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  • Writer's pictureAshton Blyth

A Scanner Darkly (Richard Linklater, 2006)

Firstly, some observations from the film:

  • Just as much detail in the background as the foreground

  • Strong, black, defining outlines

  • Scramble suit - 1.5 million fractions of men, women and children all interchanging on these suits that undercover agents wear to protect their identity while in headquarters, must've taken a long time to put the animations of the multiple suits together

  • The colouring of a person shifts as they move according to the lighting of the scene, the animation is constantly moving

  • The shading creates lines and definition without the need for thick, black lines all over the place

  • Stationary background where possible, makes the foreground stand out more

  • Handwritten letters on signs as opposed to typed letters, keeps with the all drawn/created perspective

  • Un-outlined backgrounds where they want you to focus on the foreground more and not be distracted by the details of the background

  • The further an object in the background, the thinner the black outline

This film helped me realise the minimum amount of lines/detail needed to make the people in my animation identifiable as them, that I don't need to add lots of detailed patterns to outfits or every strand of hair - just the minimum required, and if I want to I can create this 3D-depth through the colouring process. The colouring process is where I believe this film will become most influential.

Contextually, I struggled to understand it to be honest... what I got was the consequences of addiction as the overarching theme from the film, which was confirmed for me by the ending. I guess the way your suddenly just thrown into these group of friends who are hooked on Substance D (which causes it's users to develop split personalities through a disconnect in the hemispheres), one of which being the character Bob Arctor, who is also Agent Fred - someone trying to take down Bob... so yeah, there's a bit of a trippy loophole in the film - but I guess that fits with the story? And again, this hyper-realistic, other-worldly rotoscoping fits into creating a drug-induced perception of the reality for the audience... so in a way, maybe I did understand it by not understanding it?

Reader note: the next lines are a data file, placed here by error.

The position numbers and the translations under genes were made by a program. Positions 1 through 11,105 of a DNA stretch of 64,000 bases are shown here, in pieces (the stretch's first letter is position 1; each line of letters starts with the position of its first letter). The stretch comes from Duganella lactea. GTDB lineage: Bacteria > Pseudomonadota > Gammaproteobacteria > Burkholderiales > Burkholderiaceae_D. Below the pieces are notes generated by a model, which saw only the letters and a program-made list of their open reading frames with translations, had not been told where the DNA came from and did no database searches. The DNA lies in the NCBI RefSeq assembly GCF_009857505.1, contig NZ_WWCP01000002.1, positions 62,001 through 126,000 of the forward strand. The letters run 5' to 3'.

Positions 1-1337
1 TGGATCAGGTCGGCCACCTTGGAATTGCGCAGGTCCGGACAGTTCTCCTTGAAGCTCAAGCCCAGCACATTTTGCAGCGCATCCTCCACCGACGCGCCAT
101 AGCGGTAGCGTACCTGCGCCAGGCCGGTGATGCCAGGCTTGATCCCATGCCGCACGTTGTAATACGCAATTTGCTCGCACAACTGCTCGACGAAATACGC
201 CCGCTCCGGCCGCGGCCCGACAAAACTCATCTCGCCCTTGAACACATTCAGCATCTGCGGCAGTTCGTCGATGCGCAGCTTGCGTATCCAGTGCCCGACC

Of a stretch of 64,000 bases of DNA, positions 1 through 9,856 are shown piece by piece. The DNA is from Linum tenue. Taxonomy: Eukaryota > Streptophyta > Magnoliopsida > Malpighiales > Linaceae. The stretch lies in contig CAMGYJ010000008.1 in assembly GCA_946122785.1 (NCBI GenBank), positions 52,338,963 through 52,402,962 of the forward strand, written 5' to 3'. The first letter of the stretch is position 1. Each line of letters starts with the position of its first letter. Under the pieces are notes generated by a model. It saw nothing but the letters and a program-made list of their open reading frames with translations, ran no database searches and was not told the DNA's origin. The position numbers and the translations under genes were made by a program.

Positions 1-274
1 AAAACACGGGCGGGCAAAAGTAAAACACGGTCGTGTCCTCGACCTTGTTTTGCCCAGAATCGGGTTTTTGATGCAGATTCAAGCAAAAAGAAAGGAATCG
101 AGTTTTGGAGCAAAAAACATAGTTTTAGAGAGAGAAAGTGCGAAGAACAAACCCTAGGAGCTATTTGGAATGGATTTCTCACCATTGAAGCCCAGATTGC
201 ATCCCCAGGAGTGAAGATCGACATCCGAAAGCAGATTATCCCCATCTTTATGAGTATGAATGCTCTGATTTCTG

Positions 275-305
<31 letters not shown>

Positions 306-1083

The ending (as in the very end just before the credits) goes like this:

This has been a story about people who were punished entirely too much for what they did.

I loved them all. Here is a list, to whom I dedicate my love:

To Gaylene, deceased
To Ray, deceased
To Francy, permanent psychosis
To Kathy, permanent brain damage
To Jim, deceased
To Val, massive permanent brain damage
To Nancy, permanent psychosis
To Joanne, permanent brain damage
To Maren, deceased
To Nick, deceased
To Terry, deceased
To Dennis, deceased
To Phil, permanent pancreatic damage
To Sue, permanent vascular damage
To Jem, permanent psychosis and vascular damage

… and so forth.

In memoriam. These were comrades whom I had; there are no better. They remain in my mind, and the enemy will never be forgiven. The "enemy" was their mistake in playing. Let them play again, in some other way, and let them be happy.

- Philip K. Dick

I would like to do something similar at the end of my own animation, a dedication to those who have contributed to helping me understand my gender identity, and supported me on this journey of discovery.


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